Zimbabwe’s creditors have conditioned Zimbabwe’s debt resolution plan by calling for reforms as a pre-requisite. Through a three-part strategy, the Government of Zimbabwe is expected to address economic reforms, governance reforms, and respect for property rights including the payment of USD3.5 billion for white farmer compensation. Acting in the capacity of facilitator between Zimbabwe and her creditors, President Chissano stressed the need to address Zimbabwe’s prevailing reputation problem, citing the shared “perception that in some cases the government does not honour agreements and commitments made”, warning that “investments will not come to Zimbabwe, if these conditions are not met”.
The Arrears Clearance, Debt Relief and Restructuring (ACDRR) Strategy, however, is not the only country’s debt arrears clearance initiative as it is preceded by the 2015 Lima Process, the 2012 Zimbabwe Accelerated Arrears Clearance Debt and Development Strategy (ZAADS), the 2010 Sustainable and Holistic Debt Strategy, and the 2001-2008 Domestic Debt Restructuring. All these strategies were to no avail.
Re-engagement with creditors for arrears clearance remains critical in unlocking new external financing in the post COVID-19 period and in the context of continued climate shocks. Access to credit from international financial institutions remains a top priority for Zimbabwe for the country to gain access to concessionary loans to finance the country’s development. It, however, remains to be seen whether there is political will from the Zimbabwean government to meet the set conditions and move from dialogue to action through implementation. In his speech as the country’s appointed debt champion, Dr. Akinwumi Adesina reiterated the significance of collective action to build the much-needed trust, momentum, and implementation, and ensure that all the elements of the central-pin strategy are delivered. Dr, Adesina stressed the importance of addressing issues of freedom of speech, human rights protection, which are inextricably linked to Zimbabwe’s economic troubles.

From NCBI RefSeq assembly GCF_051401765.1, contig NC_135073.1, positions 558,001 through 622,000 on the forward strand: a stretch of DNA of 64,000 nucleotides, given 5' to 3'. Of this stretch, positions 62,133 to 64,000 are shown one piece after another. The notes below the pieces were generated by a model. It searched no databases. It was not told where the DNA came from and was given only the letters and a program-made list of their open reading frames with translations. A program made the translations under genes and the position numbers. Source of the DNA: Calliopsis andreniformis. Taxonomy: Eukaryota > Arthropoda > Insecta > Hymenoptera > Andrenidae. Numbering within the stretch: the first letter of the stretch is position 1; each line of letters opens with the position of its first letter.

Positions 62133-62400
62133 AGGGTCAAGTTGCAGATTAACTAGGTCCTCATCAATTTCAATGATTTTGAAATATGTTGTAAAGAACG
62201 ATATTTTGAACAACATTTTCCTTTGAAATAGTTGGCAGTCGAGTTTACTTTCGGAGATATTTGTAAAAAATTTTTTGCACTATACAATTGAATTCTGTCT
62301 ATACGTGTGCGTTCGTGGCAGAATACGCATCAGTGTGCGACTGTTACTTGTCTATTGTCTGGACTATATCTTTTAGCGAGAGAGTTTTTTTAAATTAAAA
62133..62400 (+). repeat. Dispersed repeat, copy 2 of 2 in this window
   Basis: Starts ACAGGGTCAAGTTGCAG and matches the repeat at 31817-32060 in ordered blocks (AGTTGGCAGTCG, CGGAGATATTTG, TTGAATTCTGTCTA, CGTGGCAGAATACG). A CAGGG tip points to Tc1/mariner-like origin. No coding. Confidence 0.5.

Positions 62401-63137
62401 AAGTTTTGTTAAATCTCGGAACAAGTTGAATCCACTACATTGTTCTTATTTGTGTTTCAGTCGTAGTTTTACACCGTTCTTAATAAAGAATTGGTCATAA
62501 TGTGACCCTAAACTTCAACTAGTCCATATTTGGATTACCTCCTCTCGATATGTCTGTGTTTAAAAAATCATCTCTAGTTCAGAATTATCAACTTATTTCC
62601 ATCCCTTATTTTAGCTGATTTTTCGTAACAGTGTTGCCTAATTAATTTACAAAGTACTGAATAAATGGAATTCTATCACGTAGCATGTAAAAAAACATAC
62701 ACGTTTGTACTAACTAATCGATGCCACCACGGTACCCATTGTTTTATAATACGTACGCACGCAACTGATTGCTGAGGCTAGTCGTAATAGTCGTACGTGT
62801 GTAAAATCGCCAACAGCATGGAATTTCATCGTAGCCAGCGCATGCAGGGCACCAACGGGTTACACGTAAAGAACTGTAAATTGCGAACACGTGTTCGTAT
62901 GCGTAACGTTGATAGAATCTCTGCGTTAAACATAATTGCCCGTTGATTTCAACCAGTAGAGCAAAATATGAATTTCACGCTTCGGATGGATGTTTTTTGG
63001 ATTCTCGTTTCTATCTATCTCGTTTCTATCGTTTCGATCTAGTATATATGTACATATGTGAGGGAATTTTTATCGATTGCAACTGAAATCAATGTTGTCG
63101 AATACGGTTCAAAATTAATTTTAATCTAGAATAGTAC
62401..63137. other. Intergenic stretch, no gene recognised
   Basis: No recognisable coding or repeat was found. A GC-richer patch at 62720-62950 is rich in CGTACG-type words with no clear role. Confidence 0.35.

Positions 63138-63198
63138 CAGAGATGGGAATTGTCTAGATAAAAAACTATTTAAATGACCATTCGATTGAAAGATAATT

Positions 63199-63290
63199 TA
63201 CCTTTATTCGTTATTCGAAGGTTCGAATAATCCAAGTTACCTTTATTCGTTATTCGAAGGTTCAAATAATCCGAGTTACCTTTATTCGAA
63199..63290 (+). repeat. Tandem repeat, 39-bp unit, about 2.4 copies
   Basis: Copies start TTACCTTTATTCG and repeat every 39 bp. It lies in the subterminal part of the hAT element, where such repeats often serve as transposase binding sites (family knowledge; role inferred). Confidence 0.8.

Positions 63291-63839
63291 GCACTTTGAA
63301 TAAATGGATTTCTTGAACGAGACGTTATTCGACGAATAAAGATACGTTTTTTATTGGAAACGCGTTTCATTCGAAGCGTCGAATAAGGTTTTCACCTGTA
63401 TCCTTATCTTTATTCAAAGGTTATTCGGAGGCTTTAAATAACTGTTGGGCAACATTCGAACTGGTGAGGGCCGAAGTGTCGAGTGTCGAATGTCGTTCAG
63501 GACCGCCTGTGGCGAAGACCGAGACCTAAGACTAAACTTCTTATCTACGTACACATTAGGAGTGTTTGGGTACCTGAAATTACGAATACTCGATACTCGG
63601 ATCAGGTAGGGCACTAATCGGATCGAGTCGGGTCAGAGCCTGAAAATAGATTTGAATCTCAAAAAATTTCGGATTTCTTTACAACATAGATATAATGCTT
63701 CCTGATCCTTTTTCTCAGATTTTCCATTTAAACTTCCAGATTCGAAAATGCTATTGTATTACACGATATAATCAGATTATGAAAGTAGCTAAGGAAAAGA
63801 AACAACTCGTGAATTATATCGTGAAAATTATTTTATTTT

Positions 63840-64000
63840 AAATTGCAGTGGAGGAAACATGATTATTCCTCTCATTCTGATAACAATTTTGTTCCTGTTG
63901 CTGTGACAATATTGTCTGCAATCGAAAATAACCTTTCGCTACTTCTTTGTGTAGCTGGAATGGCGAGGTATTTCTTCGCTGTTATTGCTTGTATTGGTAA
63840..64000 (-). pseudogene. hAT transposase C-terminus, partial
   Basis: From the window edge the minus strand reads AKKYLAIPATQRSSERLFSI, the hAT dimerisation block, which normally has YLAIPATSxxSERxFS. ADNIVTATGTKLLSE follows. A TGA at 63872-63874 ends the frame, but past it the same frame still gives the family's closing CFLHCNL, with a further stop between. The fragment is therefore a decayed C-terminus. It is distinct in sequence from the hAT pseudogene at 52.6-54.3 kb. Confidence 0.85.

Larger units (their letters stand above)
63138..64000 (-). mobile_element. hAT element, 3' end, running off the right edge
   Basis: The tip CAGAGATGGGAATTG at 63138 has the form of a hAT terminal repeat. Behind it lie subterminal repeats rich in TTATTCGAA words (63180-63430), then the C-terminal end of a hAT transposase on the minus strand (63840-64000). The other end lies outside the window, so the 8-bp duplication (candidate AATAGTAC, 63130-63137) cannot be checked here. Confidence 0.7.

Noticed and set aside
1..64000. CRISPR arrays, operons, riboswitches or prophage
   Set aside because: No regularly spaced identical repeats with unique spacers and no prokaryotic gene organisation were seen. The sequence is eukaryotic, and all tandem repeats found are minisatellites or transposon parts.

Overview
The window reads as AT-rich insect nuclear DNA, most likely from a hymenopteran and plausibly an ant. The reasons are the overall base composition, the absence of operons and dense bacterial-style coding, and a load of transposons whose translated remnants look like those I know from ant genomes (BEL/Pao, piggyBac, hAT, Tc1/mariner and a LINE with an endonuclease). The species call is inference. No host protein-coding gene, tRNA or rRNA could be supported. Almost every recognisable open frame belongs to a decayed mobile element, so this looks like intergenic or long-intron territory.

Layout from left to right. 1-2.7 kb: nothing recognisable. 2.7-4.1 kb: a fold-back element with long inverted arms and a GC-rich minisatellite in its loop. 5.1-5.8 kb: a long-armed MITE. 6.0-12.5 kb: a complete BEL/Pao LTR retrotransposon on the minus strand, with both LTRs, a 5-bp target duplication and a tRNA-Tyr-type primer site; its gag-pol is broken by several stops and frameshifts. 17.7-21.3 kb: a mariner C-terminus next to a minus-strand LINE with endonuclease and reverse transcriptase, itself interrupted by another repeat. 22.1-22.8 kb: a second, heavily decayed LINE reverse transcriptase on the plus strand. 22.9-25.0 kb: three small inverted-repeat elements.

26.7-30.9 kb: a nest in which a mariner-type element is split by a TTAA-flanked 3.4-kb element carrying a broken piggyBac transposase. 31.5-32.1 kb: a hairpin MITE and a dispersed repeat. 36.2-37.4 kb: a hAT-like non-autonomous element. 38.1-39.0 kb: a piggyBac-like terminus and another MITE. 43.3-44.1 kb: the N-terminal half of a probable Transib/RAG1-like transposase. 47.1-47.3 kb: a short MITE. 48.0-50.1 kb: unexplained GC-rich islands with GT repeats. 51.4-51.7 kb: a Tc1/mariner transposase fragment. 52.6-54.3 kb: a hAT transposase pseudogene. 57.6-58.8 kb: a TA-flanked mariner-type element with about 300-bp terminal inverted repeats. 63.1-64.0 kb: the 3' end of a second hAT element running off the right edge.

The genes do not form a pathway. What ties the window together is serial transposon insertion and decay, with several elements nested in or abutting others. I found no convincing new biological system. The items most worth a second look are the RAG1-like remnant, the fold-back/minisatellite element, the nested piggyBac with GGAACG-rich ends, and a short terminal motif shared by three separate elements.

A clear route is needed toward fully restructuring Zimbabwe's external debt, including the payment of arrears and a reform strategy that is consistent with long-term macroeconomic stability restoration, improving inclusive growth, reducing poverty, and bolstering economic and political governance especially in light of the upcoming 2023 elections. Dr. Adesina indicated that following a "high level" meeting with Zimbabwe's creditors, which is scheduled for the second week of May 2023, the exact amount to be written off would be discussed. The Zimbabwean government has also been applauded for extending an invitation to civil society working around the issues of debt and development in the country to attend and participate in the High-Level Meeting. Speaking on the side-lines of the meeting, one debt analyst highlighted that the meeting should be marked as a significant process for the settling off of the country’s debt as the longer the matter is delayed, the more arrears the nation builds up. A prominent civil society grouping, however, expressed explicit concerns, as well as recommendations around issues of odious debt burden, lack of transparency in debt accumulation, and the net effect of austerity on the poor.